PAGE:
The justifications, ranking from best to worst are:
- The Spirit Worlds are a backdrop for a wild science-fantasy setting, where the Earth lies at the center of a network of alternate worlds, each with their own inhabitants and natural laws, and which are the prize in an epic war between supernatural factions.
- The Spirit Worlds are metaphors for the human experience, abstractions made real so that mages who explore the outer realms wind up learning more about their inner selves.
- The Spirit Worlds are a source of mad lootz
- The Spirit Worlds exist to give the Spirit Sphere something to do
- The Spirit Worlds are a bridge between gamelines and are the way they are so that Mage, Werewolf, Changeling, and Wraith can all exist in the same universe.
- White Wolf had a bunch of spare jargon just lying around and they had to use it somewhere.
On the other hand, the first justification lets you play a goth witch who feeds insects to a dinosaur in the lost jungles of the Hollow Earth (as depicted in the rather remarkable art on pg. 95). And, honestly, I don't know what game that comic-book nonsense belongs to, but whatever it is, it's so much better than Mage: the Ascension that it's no wonder The Book of Worlds completely derailed 2nd edition.
Yes, this is the origin of the "wars for the moons of Jupiter" meme. It's only about a quarter of the solar system chapter, but it's a very memorable quarter (plus, most of the rest of the chapter has similarly pulp-inspired stuff like jungles on Venus or an ancient race of Martians). With a selective enough reading, you can base an entire campaign off of Etherspace and it will be an eccentric, over-the-top space opera that is a top tier game setting in its own right. The only thing holding it back is its vestigial connection to Mage: the Ascension.
Like, seriously, the cosmology of outer space is needlessly convoluted. There's the physical planets, but then Mars and Venus have their own spiritual shadows in the Penumbra, and thus they're inside the Horizon, which is physically in the asteroid belt and spiritually at the border of the Deep Umbra, but the Deep Umbra is basically just space, but not really because it's psycho-reactive and the aliens who live there are spirits, but not really and in any event, beyond the Horizon, the physical world and the Umbra are one, so some regions of space are magic and some aren't, but mages can use magic to survive in the nonmagic regions of space, which are only inhabited in the spirit world, which is magical. Also, each of the planets has an astrological association with one of the nine spheres of magic, which doesn't really affect them noticeably, but does mean they are called the "shard realms" of the various spheres and they are connected in some nebulous way to the "shade realms" of their respective spheres which are, with no exceptions, the absolute fucking worst (well, maybe the shade realm of matter being the Hollow Earth wouldn't be so bad except the shard realm of matter is fucking Jupiter).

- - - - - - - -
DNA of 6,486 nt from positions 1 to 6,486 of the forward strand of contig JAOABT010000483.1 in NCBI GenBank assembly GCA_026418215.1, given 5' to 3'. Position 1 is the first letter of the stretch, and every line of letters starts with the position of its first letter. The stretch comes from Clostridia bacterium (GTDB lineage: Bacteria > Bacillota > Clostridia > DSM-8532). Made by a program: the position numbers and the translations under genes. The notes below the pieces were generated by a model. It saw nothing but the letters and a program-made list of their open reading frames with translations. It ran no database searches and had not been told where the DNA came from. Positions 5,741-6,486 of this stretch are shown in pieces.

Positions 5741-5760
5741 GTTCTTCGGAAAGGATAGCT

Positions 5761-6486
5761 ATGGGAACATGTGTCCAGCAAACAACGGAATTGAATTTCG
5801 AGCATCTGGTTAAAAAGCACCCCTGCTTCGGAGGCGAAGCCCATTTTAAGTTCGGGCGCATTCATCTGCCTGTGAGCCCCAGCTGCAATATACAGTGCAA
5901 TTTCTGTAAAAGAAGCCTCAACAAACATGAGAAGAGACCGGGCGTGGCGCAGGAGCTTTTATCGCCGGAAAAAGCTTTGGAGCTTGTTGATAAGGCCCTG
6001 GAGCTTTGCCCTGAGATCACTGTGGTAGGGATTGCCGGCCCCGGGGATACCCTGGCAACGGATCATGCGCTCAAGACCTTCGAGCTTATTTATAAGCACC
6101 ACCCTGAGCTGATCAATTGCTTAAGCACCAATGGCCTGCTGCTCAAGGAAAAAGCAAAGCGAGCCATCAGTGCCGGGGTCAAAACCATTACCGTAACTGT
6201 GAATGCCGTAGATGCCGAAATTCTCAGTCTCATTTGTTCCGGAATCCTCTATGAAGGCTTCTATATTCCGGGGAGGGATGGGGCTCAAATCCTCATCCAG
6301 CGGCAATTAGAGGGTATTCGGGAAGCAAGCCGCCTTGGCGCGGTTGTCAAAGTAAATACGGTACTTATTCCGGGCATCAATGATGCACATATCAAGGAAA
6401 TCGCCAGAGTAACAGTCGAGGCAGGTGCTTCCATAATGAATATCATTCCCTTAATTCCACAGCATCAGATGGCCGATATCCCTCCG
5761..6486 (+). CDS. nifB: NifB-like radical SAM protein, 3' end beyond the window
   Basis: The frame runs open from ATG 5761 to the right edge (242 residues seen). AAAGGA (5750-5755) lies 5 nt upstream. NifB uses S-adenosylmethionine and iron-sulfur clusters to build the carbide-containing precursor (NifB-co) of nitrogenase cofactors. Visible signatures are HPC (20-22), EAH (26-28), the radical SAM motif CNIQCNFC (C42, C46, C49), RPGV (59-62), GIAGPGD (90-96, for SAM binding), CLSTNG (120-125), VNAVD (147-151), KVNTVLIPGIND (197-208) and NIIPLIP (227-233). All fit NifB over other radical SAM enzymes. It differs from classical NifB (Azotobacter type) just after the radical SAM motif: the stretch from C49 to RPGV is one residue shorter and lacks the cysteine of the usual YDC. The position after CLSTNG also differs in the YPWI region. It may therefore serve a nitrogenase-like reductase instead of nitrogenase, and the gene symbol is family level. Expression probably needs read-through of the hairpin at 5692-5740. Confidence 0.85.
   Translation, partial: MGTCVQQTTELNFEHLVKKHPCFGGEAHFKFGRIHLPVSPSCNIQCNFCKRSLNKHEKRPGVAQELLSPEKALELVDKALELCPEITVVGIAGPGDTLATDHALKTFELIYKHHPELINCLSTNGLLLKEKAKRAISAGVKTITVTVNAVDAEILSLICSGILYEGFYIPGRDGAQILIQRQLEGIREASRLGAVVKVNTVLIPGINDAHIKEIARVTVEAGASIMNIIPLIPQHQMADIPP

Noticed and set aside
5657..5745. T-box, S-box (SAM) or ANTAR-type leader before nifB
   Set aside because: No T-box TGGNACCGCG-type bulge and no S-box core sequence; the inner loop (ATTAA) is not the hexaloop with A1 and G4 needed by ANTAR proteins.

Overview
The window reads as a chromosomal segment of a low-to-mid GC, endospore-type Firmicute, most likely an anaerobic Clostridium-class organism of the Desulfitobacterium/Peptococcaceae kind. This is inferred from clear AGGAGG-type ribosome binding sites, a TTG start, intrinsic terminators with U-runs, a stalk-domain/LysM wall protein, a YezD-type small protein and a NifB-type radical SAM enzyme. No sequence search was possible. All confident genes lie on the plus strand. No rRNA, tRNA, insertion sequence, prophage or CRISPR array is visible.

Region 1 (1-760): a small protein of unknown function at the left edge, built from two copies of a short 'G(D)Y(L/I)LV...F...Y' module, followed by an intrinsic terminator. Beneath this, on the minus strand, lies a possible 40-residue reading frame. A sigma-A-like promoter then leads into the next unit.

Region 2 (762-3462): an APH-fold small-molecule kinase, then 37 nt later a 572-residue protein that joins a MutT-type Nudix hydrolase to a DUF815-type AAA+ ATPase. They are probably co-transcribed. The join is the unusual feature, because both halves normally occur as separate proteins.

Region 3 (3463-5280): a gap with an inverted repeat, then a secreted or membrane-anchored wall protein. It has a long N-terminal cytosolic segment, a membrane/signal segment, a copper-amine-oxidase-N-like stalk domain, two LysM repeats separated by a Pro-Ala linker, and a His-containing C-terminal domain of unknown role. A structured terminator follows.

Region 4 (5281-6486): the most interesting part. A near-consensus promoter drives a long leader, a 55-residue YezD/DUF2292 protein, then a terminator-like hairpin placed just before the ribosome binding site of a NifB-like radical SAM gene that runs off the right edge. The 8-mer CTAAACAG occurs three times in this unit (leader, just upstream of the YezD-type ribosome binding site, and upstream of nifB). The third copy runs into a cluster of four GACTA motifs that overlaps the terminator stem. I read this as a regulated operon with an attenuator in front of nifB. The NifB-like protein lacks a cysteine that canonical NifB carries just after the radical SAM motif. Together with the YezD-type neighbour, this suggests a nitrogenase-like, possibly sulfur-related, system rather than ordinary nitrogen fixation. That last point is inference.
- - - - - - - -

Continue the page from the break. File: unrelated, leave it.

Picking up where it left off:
And . . . and . . . ugh.
Although, to be entirely fair, this pattern of overburdened alternate worlds is the rule, rather than the exception. Earth has the physical world and three different Umbras . . . plus border areas, zones, realms, vistas, and epiphanies, many of which exist as a form of niche protection for werewolves, changelings, and wraiths. It's just especially noticeable in etherspace because the only thing any of it needs to be is exactly what it appears to be. Your pitch is that the setting's version of Mars is "astronauts vs witches in latter-day Barsoom" and then you feel compelled to make that share a billing with the Shade Realm of Forces, which is basically AD&D's elemental plane of fire, but somehow less gameable. It's frustrating as hell, but probably just a victim of M:tA's general failure to engage with materialism as a philosophical concept.
The Technocracy is here, and they're the unambiguous villains, but the book's problems with them are the most abstract we've yet seen. There's the standard jab that they've "lost their wonder," but that's presented as more or less synonymous with "believing only what can be seen or touched." And at one point, the narrator, a Son of Ether, says, "Looking for a definitive answer to everything is the Technocracy's gameplan, not ours," which is a hell of a thing to admit without realizing how bad it makes you look.
Imagine me shaking the Mage corebook and shouting, "what the hell did epistemology ever do to you? Why'd you leave it beaten half to death and bleeding out in a grime-crusted alley? Why? Tell me!"
They do try to tie the Technocracy to actual atrocities, so as to not entirely dilute their villain cred, but those atrocities are undermined by the clumsy way the book attempts to make them an inevitable consequence of the Technocracy's metaphysics. They genocided all the life on physical Venus and Mars!